Specific features of investigated counties The process of conversion of the land from agricultural use to suburban housing sites is undergone at the county level - a basic administrative unit. A county self-government has a wide range of entitlements in this respect. Certain factors such as geographic location, human resources and income level of the inhabitants set the decision-making process regarding land conversion. These factors shape the attitudes of local selfgovernments, farmers, families with no land, and rural people, towards agricultural land exclusion. The analysis of changes and spatial differentiation of the above factors is of particular importance in the concerned counties as well. These counties are located in regions which, from a socio-economical standpoint, have developed very differently during transformation. On the other hand, their location is in the neighbourhood of their respective province capitals, and large acreage of preserved areas (especially preserved landscape) is common in both of the counties (Figure 2, Table 2). Almost all of the area of Stawiguda County, and about 75% in Piaseczno County is subject to legal protection. Agricultural land in Stawiguda County constitutes almost 25% of total area. The area of agricultural land and its share in total area in Piaseczno County are significantly higher. As it comes from the relations between total area and the area of agricultural land, and the area preserved, both of the Counties have some part of their agricultural land subject to legal protection. The law protects all agricultural land in Stawiguda County. Both of the Counties also contain areas that are valuable for environmental reasons, and which could be used for housing sites due to their location near large cities. The County of Piaseczno is much more exposed to landscape degradation because it remains under the direct influence of the rapidly growing agglomeration of Warsaw. The influence of only the province capital Olsztyn on Stawiguda County and lower economic growth rate of Warminsko-mazurskie Province cause significantly lower scope of land conversion than it is in the Province of Mazowieckie. The larger size of environmentally valuable areas (in relative terms) in Warminsko-mazurskie Province may mean that even low levels of land conversion could have noticeable outcomes, such as the reduction of bio-diversity and changes in landscape. The population density of the Counties requires our attention in this respect. There are 26 villages in Piaseczno County per 100 km2; this density amounts to 345 people per 100 km2, while relevant figures for Stawiguda County are 8 villages and 21 people per 100 km2, respectively. Such diversity is also a characteristic feature of the provinces where the Counties are located.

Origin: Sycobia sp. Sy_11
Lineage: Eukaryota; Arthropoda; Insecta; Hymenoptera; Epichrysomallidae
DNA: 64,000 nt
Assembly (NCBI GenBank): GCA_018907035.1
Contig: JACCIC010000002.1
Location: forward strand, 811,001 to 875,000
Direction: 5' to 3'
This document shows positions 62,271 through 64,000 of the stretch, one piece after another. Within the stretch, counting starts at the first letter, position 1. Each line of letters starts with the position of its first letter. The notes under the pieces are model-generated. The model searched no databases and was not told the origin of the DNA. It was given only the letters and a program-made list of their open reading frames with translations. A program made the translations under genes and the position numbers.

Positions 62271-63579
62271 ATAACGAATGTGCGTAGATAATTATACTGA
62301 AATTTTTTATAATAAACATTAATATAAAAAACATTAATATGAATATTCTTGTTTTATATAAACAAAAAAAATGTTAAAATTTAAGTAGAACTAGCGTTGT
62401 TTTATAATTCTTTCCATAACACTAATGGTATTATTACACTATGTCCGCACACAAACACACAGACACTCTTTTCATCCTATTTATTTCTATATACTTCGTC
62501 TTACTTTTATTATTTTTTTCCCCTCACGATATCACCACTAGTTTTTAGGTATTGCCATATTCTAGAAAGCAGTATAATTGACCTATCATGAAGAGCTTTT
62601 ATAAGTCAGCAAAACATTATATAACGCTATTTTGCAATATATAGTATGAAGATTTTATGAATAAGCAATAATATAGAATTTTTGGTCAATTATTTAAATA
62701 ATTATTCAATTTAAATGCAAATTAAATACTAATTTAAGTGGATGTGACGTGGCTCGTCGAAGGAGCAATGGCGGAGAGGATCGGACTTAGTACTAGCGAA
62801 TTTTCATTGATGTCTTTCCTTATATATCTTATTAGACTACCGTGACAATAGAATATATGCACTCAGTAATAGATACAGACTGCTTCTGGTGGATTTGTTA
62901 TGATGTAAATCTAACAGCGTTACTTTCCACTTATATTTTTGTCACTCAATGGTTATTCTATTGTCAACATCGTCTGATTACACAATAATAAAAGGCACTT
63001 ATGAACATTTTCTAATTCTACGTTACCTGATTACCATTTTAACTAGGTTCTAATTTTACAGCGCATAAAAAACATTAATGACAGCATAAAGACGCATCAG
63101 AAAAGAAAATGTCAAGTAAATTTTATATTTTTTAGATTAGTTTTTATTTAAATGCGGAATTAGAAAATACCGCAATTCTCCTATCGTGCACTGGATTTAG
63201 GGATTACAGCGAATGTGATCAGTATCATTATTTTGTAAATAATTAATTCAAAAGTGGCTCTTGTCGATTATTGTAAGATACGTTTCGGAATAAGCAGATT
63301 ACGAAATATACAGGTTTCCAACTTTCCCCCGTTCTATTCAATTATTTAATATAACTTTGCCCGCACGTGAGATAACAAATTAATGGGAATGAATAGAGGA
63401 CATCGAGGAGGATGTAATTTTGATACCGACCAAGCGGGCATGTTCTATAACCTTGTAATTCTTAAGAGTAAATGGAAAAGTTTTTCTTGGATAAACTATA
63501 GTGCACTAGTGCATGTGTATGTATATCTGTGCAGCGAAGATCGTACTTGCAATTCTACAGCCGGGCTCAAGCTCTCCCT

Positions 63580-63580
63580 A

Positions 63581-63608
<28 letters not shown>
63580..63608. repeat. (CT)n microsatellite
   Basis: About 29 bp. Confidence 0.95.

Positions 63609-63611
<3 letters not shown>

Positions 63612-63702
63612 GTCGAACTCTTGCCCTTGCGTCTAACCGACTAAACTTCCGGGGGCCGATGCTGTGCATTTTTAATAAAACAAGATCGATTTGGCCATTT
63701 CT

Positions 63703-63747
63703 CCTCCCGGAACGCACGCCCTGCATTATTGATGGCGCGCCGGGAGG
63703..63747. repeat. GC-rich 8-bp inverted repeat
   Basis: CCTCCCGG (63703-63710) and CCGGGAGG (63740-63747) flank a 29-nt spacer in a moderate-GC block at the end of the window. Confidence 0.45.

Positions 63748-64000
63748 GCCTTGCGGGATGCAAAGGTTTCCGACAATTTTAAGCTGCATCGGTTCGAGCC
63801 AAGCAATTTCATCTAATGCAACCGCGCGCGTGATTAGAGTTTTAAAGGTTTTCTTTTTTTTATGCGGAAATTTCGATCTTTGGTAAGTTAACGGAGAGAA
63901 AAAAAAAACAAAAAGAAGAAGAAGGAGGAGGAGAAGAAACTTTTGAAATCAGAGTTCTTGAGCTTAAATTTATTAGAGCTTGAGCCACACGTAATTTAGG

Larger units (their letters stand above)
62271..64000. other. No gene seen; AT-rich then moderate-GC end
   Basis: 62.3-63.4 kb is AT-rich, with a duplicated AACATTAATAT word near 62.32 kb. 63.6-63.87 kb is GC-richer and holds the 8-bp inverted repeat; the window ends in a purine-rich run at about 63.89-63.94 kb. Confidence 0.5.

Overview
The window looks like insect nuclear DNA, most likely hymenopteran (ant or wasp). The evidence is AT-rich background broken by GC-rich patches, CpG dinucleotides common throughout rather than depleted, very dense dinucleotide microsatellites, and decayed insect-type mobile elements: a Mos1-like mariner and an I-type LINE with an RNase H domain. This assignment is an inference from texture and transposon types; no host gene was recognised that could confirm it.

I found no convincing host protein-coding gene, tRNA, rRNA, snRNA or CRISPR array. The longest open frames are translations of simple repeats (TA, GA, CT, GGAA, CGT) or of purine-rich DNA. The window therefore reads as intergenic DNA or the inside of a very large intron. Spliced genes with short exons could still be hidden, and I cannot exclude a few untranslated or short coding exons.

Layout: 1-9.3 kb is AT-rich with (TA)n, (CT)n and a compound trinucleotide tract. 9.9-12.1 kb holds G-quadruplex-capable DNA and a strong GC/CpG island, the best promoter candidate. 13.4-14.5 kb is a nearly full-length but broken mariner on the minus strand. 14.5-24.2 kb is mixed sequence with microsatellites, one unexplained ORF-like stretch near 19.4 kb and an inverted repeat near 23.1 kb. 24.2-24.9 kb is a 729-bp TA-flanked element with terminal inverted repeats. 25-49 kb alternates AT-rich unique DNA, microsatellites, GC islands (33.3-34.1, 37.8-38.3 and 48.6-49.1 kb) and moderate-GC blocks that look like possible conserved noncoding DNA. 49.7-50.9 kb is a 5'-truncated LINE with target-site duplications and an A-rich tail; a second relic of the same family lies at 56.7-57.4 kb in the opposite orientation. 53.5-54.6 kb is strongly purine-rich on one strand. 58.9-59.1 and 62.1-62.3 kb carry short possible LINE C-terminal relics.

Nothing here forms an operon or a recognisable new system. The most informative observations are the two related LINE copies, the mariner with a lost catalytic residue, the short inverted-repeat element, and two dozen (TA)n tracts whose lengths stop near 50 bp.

Figure 2. Location of investigated counties